International Women’s Day Edition: The ’90s—Ms. Rahayu Mahzam

This is 1 of the 11 interview features as part of our International Women’s Day Special Edition.

By Noelle Leow (21A01B) 

Ms Rahayu Mahzam, from the class of 1998, is probably best known as an MP of Jurong GRC. Apart from representing minority interests in Parliament as a female Malay-Muslim MP, Ms Rahayu is also a lawyer and mother. Read on to find out more about her experiences in the fields of politics, law and motherhood, and her favourite memories from Raffles. 

  1. How has your experience in law, particularly civil litigation and family law, complemented the work you do as an MP?

There are many aspects to the work of the MP—speaking in Parliament, making appeals for residents, resolving issues, engaging different people. The training and experience I had as a lawyer has definitely helped me play the different roles. My training helps me organise my thoughts, speak in public and advocate for my residents. Because of my experience, I am comfortable working with people, I am able to appreciate their needs and issues better and look at ways to find and negotiate solutions.

  1. As one of three female Malay MPs, could you share some important takeaways you’ve had from representing minority interests in Parliament?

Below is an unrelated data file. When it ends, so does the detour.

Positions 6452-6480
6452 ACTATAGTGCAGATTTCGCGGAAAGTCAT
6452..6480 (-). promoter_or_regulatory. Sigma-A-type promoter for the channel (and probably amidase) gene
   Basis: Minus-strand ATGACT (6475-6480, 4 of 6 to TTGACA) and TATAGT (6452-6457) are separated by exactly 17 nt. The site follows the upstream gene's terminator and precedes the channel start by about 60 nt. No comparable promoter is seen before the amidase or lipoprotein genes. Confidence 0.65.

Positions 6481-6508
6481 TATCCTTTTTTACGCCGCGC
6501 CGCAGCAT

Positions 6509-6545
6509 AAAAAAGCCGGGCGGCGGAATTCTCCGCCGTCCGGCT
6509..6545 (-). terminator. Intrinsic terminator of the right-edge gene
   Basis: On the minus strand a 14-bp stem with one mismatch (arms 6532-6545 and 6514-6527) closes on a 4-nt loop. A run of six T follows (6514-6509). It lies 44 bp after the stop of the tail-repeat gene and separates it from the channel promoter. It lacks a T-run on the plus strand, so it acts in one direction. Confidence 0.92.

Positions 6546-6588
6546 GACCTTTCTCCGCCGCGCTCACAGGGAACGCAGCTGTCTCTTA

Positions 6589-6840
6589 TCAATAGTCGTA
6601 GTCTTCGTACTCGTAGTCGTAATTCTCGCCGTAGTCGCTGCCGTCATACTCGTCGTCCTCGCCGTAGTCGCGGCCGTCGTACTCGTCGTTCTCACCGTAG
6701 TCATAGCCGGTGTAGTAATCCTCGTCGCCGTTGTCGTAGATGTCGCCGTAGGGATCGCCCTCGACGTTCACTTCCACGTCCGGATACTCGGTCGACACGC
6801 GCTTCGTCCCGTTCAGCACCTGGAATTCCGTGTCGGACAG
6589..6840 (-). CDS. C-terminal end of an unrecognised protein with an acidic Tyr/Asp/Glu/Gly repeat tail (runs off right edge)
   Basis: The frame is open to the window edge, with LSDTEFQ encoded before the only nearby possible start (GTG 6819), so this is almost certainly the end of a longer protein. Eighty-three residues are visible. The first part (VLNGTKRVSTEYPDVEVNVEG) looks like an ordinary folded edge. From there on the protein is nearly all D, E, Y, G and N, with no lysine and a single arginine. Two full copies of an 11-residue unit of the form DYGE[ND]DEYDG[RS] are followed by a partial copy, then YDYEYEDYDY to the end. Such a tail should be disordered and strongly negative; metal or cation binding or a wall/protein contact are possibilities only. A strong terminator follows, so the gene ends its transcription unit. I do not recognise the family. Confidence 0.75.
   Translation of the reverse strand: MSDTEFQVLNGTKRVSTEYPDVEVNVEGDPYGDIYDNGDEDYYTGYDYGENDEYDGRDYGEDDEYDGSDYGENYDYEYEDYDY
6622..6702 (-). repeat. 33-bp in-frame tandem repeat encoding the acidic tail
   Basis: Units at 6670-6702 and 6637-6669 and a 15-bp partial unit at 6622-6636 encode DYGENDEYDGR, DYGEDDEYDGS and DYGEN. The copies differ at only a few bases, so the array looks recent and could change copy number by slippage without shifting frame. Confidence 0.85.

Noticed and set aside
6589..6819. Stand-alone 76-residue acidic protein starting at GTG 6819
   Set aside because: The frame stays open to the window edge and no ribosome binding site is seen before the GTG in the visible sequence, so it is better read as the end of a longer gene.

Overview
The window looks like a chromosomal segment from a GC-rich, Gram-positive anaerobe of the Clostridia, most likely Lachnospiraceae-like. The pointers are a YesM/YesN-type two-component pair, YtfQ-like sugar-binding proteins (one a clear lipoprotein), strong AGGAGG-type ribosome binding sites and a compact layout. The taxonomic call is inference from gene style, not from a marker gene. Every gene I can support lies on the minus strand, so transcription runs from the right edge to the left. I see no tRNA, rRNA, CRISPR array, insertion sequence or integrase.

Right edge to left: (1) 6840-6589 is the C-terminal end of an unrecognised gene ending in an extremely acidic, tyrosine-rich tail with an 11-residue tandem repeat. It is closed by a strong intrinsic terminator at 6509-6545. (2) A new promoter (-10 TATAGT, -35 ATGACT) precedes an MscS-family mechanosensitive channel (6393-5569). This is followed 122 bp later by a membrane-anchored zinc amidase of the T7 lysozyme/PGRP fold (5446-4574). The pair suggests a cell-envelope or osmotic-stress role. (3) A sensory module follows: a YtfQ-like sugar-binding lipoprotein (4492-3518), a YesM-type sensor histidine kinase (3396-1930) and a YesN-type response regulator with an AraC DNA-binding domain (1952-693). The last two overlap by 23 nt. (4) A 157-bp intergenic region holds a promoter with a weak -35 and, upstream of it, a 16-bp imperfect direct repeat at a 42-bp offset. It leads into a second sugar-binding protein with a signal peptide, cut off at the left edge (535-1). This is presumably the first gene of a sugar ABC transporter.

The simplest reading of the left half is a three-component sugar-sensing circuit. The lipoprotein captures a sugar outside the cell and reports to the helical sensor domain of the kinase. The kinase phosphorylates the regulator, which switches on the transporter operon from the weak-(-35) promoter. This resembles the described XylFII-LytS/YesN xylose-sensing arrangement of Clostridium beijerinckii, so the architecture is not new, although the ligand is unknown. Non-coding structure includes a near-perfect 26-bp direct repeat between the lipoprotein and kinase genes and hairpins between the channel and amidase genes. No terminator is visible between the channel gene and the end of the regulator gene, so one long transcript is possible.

The minority community is like any other groups that MP represents. The key thing is that you need to be on the ground with the people, always listen to them and understand their needs. Building relationships and trust is key, and that takes time. Sometimes you need to explain difficult trade-offs and policies and if you have people’s trust, they know you care and are doing your best to advocate for their interests.

3.  Apart from being a lawyer and MP, you are also a mother to a 3-year-old. How do you juggle these commitments and achieve a good work-life balance?

My son will be four this year and is quite a handful! Some days are better than others. It can get quite challenging and tiring. And I salute all those who juggle work and care-giving roles. I am fortunate because I have a very supportive family and my parents, who help care for my child, live nearby. What works for me is to try to dedicate time, prioritise and know when to ask for help when I need it.

4. What is your favourite memory from your time in Raffles?

Hanging out with friends and classmates and various spots around the school. Just being able to share stories with them and laugh things off, always made my day better!

5. What advice would you give to Rafflesians aspiring to enter law or politics, or who want to give back to the community?

When you choose these professions, you need to appreciate that you are in service to others. Always be humble, respectful and sincere in whatever that you do. The behind-the-scenes work can be challenging and not at all glamorous. But if you truly care about others and want to make a difference, you will find the motivation to continue to work hard.

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